RBG assists clients in achieving their business objective of a safe and leak free work environment by providing appropriate management and control techniques.

Electrical & HVACR Division

This division provides a broad scope of…… [Read More]

Sources:
Angola. 2011 CIA World Factbook. [online] available: https://www.cia.gov/library/publications / the-world-factbook/geos/ao.html.

Black's Law Dictionary. 1999 St. Paul, MN: West Publishing Co.
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Decision-Making What Are the Newest Essay

Words: 689 Length: 2 Pages Document Type: Essay Paper #: 96315243

The dominant, goal-oriented person can focus on the ultimate objective, the influence-based person can examine the interpersonal dynamics of the decisions that must be made, the steady person can foster harmony and a positive atmosphere, and the conscientious person can stay on task in a reliable fashion. While clashing personalities can thwart reaching positive and goal-directed solutions, they can create a better solution and check the excesses of one another, like the selfishness and refusal to consider the human element in the dominant personality, the disorganization of the influence-based person, the risk-adverse views of the steady person, and the rule-bound contentious type. Communication can be facilitated through email and other constant types of technological contact on a daily basis -- this can create better group bonding, although there is always a risk that the brevity and informality of the format can create rather than break down barriers.

Modern decision-making theory, faced with a newly globalized world with multifaceted components that are still interdependent upon one another, stresses a participative management approach, an approach that acknowledges a subordinate may have just as much of an ability to arrive at a solution about a knotty organizational problem as someone with an official leadership title. 'Micro' level information is important in arriving at 'macro' solutions. In fact, to be a true leader is to know when to listen to others. It means to know that leading is not just being right, but how to convince others that you are right, and to implement solutions so that everyone is 'on board.' Finally, regarding the subjective components of leadership based upon personality types, perhaps it is most important to remember that leadership and solution-focused leadership means knowing one's self, and knowing one's weaknesses, as well as the personal weaknesses of subordinates.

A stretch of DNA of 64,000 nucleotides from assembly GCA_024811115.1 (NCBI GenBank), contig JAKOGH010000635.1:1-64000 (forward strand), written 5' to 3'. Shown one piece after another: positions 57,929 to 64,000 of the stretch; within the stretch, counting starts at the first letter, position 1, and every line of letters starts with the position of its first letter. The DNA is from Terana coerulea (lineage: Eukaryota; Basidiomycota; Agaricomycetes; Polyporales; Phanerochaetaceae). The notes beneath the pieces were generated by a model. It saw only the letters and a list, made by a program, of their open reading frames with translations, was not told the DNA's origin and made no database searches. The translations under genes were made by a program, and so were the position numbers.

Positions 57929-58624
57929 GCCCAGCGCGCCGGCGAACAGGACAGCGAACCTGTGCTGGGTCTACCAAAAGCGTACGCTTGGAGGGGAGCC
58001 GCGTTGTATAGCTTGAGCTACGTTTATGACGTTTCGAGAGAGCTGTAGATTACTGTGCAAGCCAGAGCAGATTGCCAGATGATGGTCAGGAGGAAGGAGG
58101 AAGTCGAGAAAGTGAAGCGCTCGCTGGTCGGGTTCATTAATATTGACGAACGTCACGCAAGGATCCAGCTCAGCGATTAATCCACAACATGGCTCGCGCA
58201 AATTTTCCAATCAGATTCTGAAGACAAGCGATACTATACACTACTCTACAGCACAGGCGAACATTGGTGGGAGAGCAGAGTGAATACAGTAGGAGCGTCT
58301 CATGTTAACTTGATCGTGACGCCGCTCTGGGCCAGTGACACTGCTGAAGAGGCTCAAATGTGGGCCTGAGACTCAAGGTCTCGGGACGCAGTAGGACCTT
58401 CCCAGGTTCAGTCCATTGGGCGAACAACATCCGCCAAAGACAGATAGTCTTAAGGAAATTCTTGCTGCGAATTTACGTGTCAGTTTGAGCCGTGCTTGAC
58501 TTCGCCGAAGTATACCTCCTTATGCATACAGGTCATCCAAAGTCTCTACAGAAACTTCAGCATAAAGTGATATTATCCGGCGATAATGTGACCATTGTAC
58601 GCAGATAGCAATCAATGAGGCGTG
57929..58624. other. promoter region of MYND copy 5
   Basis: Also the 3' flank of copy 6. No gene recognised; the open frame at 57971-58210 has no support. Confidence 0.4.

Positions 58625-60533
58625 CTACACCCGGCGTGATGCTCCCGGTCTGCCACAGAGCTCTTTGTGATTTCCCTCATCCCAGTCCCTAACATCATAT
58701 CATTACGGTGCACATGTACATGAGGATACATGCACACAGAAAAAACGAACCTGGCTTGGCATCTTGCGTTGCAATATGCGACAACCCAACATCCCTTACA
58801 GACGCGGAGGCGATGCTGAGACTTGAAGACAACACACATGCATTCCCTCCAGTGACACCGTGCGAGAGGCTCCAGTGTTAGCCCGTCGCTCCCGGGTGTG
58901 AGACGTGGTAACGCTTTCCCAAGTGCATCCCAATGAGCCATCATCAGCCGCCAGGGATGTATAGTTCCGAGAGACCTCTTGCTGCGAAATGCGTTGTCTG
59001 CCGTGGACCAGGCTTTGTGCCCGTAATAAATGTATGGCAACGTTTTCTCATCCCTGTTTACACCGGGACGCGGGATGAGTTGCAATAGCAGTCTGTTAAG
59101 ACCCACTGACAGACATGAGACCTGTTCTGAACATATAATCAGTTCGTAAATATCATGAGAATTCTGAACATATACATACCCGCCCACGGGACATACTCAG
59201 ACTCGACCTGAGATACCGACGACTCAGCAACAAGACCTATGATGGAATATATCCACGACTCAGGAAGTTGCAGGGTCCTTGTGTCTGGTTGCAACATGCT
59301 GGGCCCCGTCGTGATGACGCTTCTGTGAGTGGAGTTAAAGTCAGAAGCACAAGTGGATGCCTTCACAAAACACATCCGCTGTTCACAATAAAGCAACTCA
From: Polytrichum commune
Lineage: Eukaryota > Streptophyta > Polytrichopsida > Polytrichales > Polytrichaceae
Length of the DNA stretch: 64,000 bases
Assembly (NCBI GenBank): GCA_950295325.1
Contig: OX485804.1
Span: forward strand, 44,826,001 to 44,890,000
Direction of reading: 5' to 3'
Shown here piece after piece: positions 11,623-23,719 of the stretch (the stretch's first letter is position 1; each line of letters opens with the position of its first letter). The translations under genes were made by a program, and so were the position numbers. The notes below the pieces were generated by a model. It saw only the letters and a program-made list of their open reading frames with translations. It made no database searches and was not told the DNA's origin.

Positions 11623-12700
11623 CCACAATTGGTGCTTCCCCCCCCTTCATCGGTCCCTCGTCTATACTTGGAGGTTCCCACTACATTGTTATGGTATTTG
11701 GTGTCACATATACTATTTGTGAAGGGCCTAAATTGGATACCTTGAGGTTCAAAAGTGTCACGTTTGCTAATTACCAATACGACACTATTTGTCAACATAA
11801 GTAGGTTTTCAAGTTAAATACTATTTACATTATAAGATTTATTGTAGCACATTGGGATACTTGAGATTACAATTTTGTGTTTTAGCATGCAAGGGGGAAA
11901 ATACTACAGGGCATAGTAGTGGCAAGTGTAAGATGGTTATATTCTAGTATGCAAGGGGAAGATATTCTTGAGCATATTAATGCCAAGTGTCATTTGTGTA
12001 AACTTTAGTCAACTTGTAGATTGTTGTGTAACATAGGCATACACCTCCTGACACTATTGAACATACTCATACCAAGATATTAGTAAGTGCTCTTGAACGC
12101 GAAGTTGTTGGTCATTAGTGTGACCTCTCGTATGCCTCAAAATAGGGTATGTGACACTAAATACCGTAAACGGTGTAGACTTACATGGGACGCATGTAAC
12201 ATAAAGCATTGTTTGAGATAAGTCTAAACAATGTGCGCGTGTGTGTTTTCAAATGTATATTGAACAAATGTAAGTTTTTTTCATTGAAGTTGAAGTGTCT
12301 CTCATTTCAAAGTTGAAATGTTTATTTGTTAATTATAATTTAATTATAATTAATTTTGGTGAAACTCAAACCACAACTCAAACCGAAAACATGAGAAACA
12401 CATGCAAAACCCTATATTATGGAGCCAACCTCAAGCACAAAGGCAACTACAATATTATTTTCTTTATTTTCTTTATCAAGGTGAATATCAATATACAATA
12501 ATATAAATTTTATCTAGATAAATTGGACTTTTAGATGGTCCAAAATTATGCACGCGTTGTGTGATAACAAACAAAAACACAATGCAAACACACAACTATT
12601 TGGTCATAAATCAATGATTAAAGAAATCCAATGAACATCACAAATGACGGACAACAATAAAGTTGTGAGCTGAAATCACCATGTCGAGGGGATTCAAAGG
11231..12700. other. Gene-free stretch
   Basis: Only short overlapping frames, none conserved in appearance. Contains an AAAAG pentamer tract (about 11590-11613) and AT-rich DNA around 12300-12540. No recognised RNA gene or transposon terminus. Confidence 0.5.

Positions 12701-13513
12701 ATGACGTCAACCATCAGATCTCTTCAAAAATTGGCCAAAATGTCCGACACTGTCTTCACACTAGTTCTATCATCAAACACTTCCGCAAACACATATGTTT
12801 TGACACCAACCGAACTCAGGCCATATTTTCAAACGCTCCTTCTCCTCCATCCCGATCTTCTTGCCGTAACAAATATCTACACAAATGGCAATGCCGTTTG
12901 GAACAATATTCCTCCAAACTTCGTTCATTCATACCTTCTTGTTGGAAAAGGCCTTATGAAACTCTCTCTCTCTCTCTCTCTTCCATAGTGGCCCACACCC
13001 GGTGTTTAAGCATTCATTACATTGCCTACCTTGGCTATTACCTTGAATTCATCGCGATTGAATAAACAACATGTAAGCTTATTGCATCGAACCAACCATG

Works… [Read More]

Bibliography:
DISC: Explanations and preferences. (2005). Changing minds. Retrieved August 20, 2009.

 http://changingminds.org/explanations/preferences/disc.htm 
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Decisions in Paradise Implementation and Essay

Words: 1991 Length: 4 Pages Document Type: Essay Paper #: 55003124

The partnership strategy will bring capital investment to the island in the form of clinics while at the same time creating jobs for graduates. The same model needs to be applied to the banking industry as well. Creating an alliance strategy that will attract banking partners to Kava to create micro-lending programs and open branches will in turn create jobs for the Kava Educational Network. It will also serve as a source of funding to pay for vocational school tuitions as well. Throughout the strategic planning process, the potential to both enrich the island from a socio-economic basis through CSR programs (Estes, 2008) while also building out key industries to ensure their profitable growth (Rehme, 2007) is key. The strategic plan will need to balance the defining of the educational business as the foundation and the definition of healthcare and banking as the immediate industries of interest.

Evaluating the Ethical Considerations

As this business model concentrates on CSR-based programs including the development of public television courseware to enrich all Kava residents, and seeks to fund trade schools in addition to these activities, it is critical Nik and his teams have a Governance, Risk & Compliance (GRC) board of directors created. In addition to the board of directors, Nik and his team will need to have a fiscal oversight, human resources, banking and industry marketing oversight directors whose job it will be is to evaluate how the funding received is spent. These directors will concentrate on auditing how the public funding is spent. It is also a good idea to have a member of the Kava government on these boards so they can see how the funds are being spent and also audit them as well (Malloy, Agarwal, 2003). For this entire business model to work in fact there must be a very high level of accountability and transparency of how the public funds are being dispersed, what the Rate of Return (ROR) is on the funds, and how effective they are being in promote public television. Likewise, the alliances with key partners for healthcare and banking…… [Read More]